SEMA Show. For those involved in the automotive and aftermarket industry, the word has different meanings. For some it’s the rush to complete a build before the start of the show. For others it’s about seeing the latest products and connecting with customers and suppliers from around the world. For many SEMA means late nights partying on the strip followed by hungover days on the show floor.
With so much activity happening in just a few short days, SEMA can be an exhausting experience no matter what side of the industry you come from. From a Speedhunter’s perspective though, I love it. Each year there are hundreds, if not thousands of new cars to check out – many of which have never been seen in public before. Everything is fresh at SEMA.
With that said, let’s begin our journey through this year’s show. In addition to myself, Charles Kha and Andy Blackmore are here in Vegas to take part in Speedhunting at SEMA. Rod Chong has also joined us in after a long journey in from Sweden. As I write this they are still wandering the show, but I’m going to go ahead and share a few observations from my first day of walking the show.
One of my first stops this morning was at the Falken Tire booth to get a look at the Fatlace/RWB Pandora One Porsche in the flesh. It’s been nearly four years since I first came across one of Nakai-san’s monsters at Tsukuba Circuit. To see the evolution of RWB since then has been absolutely amazing.
Elsewhere in the Falken booth, the always beautiful Falken ladies sign posters for showgoers. That brings to me to another reason people come to SEMA – the swag.
This tough looking Audi S5 on red Rotiforms is also being shown in the Falken booth. As I mentioned during my sneak peek post yesterday, Euro is big SEMA 2011.
That’s not to say American iron is hard to find. I caught this very mean and very functional Corvette in the Optima Ultimate Street Car Challenge area.
Another muscle machine which I liked was this second generation Barracuda fastback. Color-matched steel wheels and dog dish caps are always a good look.
Or maybe you fancy yourself American cars of the modern era? Tons of those at SEMA too.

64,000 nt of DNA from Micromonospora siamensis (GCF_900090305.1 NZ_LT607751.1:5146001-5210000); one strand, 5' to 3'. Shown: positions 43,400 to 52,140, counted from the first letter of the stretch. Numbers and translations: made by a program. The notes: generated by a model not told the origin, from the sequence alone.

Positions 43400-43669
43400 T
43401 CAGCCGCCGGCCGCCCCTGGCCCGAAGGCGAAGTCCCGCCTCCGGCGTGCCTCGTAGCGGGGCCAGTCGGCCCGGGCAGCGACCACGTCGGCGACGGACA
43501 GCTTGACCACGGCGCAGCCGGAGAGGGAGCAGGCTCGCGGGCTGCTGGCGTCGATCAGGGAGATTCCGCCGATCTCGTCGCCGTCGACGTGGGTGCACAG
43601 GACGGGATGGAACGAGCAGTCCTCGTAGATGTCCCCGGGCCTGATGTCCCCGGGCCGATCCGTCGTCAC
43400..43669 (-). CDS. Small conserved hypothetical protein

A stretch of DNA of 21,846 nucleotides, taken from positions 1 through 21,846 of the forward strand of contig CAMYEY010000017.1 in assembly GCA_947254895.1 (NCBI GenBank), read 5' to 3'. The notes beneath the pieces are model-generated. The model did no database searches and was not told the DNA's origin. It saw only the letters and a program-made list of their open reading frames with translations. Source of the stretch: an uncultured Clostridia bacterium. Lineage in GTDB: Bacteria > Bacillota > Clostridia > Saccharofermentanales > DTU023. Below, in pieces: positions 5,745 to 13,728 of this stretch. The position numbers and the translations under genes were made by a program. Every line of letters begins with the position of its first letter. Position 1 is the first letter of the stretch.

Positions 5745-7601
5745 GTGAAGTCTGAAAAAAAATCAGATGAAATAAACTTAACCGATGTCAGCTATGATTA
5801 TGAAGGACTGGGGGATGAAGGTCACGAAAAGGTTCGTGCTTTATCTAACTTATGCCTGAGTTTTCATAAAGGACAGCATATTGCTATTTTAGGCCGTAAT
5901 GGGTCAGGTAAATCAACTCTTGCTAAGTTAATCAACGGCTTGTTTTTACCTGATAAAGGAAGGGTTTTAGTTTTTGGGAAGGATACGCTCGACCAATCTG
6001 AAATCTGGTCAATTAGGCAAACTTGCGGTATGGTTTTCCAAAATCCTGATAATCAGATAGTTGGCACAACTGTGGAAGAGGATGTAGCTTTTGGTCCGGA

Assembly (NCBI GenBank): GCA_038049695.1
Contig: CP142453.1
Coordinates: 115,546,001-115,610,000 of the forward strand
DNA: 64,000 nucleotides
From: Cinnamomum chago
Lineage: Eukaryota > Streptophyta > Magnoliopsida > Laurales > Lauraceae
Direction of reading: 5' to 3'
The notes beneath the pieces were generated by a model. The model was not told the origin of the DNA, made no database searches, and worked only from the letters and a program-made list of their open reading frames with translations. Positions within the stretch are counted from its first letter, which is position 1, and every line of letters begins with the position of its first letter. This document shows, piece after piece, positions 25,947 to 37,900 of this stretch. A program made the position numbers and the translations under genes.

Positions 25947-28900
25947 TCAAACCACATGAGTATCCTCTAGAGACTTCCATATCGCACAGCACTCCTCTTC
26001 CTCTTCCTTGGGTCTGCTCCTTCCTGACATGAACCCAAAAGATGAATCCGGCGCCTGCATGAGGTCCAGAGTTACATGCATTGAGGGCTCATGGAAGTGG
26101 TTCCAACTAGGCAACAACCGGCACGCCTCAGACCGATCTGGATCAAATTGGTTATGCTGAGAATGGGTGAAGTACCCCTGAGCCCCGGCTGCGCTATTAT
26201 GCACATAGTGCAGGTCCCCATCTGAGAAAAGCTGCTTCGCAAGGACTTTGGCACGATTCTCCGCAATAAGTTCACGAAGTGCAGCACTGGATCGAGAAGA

Over at the Scion booth I took a closer look at the iQ built by Tatsu.
How cool is the idea of a mid-engined, rear-drive micro car like this? It would certainly bring some excitement to your urban commute.
A V8-swapped S13 in the Kenda Tire booth. No matter which side of the debate you take, V8 S-chassis are here to stay.
Back outside, Vaughn Gittin Jr. takes some lucky showgoers for ride-alongs in front of a massive crowd. When engines scream and smoke is in the air, the people come running.
When the normal Audi R8 just isn’t cutting it for you, don’t worry. The folks at PPI are there for you.
DC Sports take on the STI sedan.
Even though the Toyota Yaris B-sped racer barely breaks the 100 horsepower barrier, you can bet it’s a blast to throw around a track. Long live the underpowered compact.
Yes, I just posted a decked out Mercedes SLR immediately after posting a Toyota Yaris. That’s SEMA.
While we don’t really get into the off-road scene, it’s worth nothing that these machines have a huge following at SEMA. There’s an entire display hall dedicated to them.
There’s nothing quite like a proper Mopar muscle machine.
Also in the Mopar area was the pursuit version of the new Charger. Coming soon to a town near you.
A set of BBS Super RS wheels give the new BMW 1M a bit of old school flavor. This was found in the H&R booth.
If you’ve been following our Facebook updates from SEMA, then you already saw this radical wide body Caddy CTS-V Coupe in the Toyo booth.
Fans of vintage Japanese cars will like what it’s in the Enkei booth this year. An absolutely pristine Datsun 510…
…modeling the revived Enkei Apache wheel.
Lifestyles of the rich and famous. SEMA wouldn’t be SEMA without outrageous cars like this.
Stepping in an entirely opposite direction, we have a simple and mint RHD Mk.1 Golf.
At first glance I assumed this wide-body FD3S would have an LSX under the hood.
Instead, I was surprised to find a single turbo 2JZ occupying the engine bay.
Mix up 50 years of Corvette history and you have this – a hybrid of a 1958 and 2008 ‘Vettes.
It’s just about time that I head out to meet with my fellow Speedhunters so I’m going to stop here for now.
Much much more to come from the halls of SEMA.